The two “booms,” the Ottawa native later learned, were in fact explosions near the race’s finish line that killed at least three and wounded more than 180 people.
“A man said he didn’t know there were cannons for [the Boston Marathon],” Laws, a former Ottawa High School track athlete who was about three blocks from the bombing, said. “I said, ‘Yeah, it’s a celebration.’”
Unaware of the bombings and exhausted from running more than 26 miles, Laws, 33, later concluded the clamor was from construction. She scoured the area for her mother, Kathy, who was watching Laws compete in her first Boston Marathon. The two were unable to find each other, Laws said, and each resorted to a contingency plan to meet at their hotel. When attempting to board the Boston subway, however, Laws discovered the 116-year-old marathon apparently was the target of terror.
“It was a mess and I couldn’t find [my mother], so I started walking toward the terminal and then I heard two very loud sounds. I wasn’t alarmed at first because I couldn’t see visible smoke so I was thinking it was construction,” Laws said. “It became apparent very quickly that it was going to be more than that when I got to the subway. The immediate thing they said was that there were two bombs, and that the green line [subway] was completely shut down. ... It pretty much shut down the town.”
Eventually, Laws reunited with her mother at the hotel, though not before encountering countless acts of kindness. While tragic, the attacks brought out the best of Bostonians and the people around the scene, Laws said.
“I had lots of people stop and ask me if I was OK,” Laws said, noting that her race bib was attached to her after the attacks. “People were really genuinely worried about your health and safety. They wanted to make sure you were OK and would offer anything they could to help you. Whether it was food or drink or help you get a taxi, just whatever you needed. ... I was very lucky.”
When scrambling for a ride to her hotel, Laws said she encountered another act of kindness from a stranger.
Laws, daughter of OHS track coach Mark Laws, remained in Boston Tuesday and described the city as weary but resilient. With a finishing time of 3:38:42, Laws urged runners to consider competing in the next race, which is a source of pride for the city.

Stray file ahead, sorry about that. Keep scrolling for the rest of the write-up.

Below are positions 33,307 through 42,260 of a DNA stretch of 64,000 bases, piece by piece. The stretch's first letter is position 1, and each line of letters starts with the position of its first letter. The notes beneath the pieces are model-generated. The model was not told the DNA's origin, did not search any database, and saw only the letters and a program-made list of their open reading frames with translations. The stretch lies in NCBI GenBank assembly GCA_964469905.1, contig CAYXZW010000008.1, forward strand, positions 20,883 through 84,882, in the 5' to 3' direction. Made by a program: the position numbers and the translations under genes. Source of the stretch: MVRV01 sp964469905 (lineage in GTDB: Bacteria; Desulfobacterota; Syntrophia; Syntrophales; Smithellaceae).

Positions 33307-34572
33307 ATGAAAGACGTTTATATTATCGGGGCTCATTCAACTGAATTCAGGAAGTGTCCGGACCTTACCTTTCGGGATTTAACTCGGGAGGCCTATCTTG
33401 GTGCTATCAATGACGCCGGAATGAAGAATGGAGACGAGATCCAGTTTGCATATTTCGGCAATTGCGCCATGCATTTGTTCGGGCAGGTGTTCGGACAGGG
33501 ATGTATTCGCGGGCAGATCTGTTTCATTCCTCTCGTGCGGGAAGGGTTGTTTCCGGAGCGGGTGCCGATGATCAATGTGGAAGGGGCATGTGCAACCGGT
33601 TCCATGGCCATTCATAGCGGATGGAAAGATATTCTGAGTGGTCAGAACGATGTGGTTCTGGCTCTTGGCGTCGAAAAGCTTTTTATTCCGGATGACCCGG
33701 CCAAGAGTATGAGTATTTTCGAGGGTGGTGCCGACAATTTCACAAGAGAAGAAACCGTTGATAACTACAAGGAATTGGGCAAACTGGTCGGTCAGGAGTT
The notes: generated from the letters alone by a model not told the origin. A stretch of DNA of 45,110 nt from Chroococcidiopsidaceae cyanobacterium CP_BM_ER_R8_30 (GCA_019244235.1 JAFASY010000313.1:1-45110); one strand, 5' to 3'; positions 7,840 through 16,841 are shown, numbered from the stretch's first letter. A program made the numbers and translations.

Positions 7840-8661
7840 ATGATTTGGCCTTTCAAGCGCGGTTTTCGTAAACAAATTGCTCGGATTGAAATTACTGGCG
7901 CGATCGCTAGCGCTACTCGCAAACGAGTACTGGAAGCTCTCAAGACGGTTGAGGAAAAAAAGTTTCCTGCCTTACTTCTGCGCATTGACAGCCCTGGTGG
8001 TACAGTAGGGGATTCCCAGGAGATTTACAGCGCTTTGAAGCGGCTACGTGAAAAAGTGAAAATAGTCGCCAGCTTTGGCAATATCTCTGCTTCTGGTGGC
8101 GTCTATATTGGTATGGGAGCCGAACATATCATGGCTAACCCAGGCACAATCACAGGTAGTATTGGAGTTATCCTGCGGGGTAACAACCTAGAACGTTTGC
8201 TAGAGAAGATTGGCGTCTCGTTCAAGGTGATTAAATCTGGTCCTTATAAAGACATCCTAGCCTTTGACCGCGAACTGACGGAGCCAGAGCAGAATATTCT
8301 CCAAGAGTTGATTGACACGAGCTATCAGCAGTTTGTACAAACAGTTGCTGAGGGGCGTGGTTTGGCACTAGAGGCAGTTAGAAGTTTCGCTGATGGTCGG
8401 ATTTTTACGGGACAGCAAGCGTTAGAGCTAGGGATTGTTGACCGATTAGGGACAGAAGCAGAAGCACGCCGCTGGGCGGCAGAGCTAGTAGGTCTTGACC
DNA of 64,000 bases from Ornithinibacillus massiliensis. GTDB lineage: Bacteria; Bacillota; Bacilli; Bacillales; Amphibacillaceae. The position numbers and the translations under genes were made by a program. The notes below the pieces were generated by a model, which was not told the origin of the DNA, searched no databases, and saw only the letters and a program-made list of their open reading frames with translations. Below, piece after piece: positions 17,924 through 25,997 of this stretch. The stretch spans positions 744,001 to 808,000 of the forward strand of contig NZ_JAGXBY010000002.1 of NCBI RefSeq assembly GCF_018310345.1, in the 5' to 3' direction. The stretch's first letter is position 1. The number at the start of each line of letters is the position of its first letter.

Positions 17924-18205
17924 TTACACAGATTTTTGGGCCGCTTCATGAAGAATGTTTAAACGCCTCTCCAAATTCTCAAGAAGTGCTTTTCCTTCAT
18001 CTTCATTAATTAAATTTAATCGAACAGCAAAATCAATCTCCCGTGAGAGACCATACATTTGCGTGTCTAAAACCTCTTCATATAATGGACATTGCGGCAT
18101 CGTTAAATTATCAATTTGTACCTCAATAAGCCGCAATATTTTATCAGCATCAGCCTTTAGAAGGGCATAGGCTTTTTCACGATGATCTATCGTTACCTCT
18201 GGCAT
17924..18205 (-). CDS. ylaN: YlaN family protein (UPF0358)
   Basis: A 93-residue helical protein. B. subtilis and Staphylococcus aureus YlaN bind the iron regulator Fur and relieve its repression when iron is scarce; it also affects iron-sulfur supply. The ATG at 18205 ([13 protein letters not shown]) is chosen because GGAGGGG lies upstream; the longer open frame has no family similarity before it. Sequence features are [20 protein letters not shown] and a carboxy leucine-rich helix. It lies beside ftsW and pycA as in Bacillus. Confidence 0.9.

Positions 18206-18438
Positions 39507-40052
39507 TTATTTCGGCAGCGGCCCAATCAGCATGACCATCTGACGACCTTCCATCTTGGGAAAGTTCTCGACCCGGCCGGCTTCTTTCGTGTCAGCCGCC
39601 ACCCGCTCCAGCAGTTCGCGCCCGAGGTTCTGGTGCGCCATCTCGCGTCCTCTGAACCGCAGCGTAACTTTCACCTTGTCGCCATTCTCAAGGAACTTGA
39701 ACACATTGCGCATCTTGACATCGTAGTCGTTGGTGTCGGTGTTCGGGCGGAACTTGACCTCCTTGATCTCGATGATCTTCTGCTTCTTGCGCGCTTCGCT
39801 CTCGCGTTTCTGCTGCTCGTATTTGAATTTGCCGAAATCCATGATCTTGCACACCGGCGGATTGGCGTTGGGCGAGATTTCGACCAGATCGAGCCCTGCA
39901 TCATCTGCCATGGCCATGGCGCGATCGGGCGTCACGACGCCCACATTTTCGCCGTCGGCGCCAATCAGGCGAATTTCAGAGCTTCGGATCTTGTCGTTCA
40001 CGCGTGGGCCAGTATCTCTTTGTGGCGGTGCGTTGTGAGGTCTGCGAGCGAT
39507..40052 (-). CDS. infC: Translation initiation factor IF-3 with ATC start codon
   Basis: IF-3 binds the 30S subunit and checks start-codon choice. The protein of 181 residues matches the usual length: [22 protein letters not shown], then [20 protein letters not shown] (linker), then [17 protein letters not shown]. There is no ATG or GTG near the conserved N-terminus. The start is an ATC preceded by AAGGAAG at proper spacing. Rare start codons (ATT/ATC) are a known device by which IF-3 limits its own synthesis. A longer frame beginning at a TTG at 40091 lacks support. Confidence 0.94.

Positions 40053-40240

“Most people are still cautious but they want to keep on going with life,” Laws said. “[Bostonians] are very proud of their marathon. ... I would encourage people to do it. It’s an experience of a lifetime.”
Boston police, the Federal Bureau of Investigation, U.S. Homeland Security and other law enforcement groups still are investigating the attack, which President Obama called a “heinous and cowardly act.” Pledging all available federal resources to the investigation, Obama canceled a Friday visit to Lawrence to attend an interfaith service today honoring the victims of the bombings.
“Given what we now know took place, the FBI is investigating it as an act of terrorism,” Obama said to reporters after the bombings. “Anytime bombs are used to target innocent civilians, it is an act of terror. What we don’t yet know, however, is who carried out that attack or why, whether it was planned and executed by a terrorist organization — foreign or domestic — or if it was the act of a malevolent individual. ... But make no mistake: We will get to the bottom of this, we will find out who did this, we’ll find out why they did this. Any responsible individuals, any responsible groups, will feel the full weight of justice.”
Those plans remained Wednesday afternoon, despite many conflicting reports of authorities arresting a suspect related to the attack. The FBI and Boston police consistently have been tasked with discrediting such reports, as many news groups have used information via unnamed sources or forwarded inaccurate information. Social media also has helped to circulate misinformation, prompting the FBI to ask media groups to be more careful with their reporting.
“Contrary to widespread reporting, there have been no arrests made in connection with the Boston Marathon attack,” the FBI said in a release. “ ... There have been a number of press reports based on information from unofficial sources that has been inaccurate. Since these stories often have unintended consequences, we ask the media, particularly at this early stage of the investigation, to exercise caution and attempt to verify information through appropriate official channels before reporting.”
Not running scared
Roger Mendell, a 1978 OHS grad who previously ran in the Boston Marathon, said the events and images from Monday’s attack personally affected him.
“It really hits home,” Mendell, who ran the marathon in 1997, said. “It was pretty much like this year’s [marathon] — people lining the streets the whole way. ... It really hit home what happened on Monday, having been there and done that and being at the very spot where [the bombings] took place.”
Mendell concurred with Laws in the importance of the race to the city and Massachusetts as a whole. Mendell competed with about 15,000 athletes in 1997, adding the race was a highlight of his running career.
“On race weekend, it’s all about the marathon — it’s definitely a holiday,” Mendell said, referring to Massachusetts’ Patriots’ Day, during which the state commemorates the anniversary of the first battles of the Revolutionary War.
Asked if the bombings Monday would deter him from participating in the marathon again, Mendell said he wouldn’t let the person or persons responsible instill fear in his heart.
“I’m not going to let what they’re trying to accomplish stop me with what I want to do in my life,” Mendell said. “You can’t run in fear.”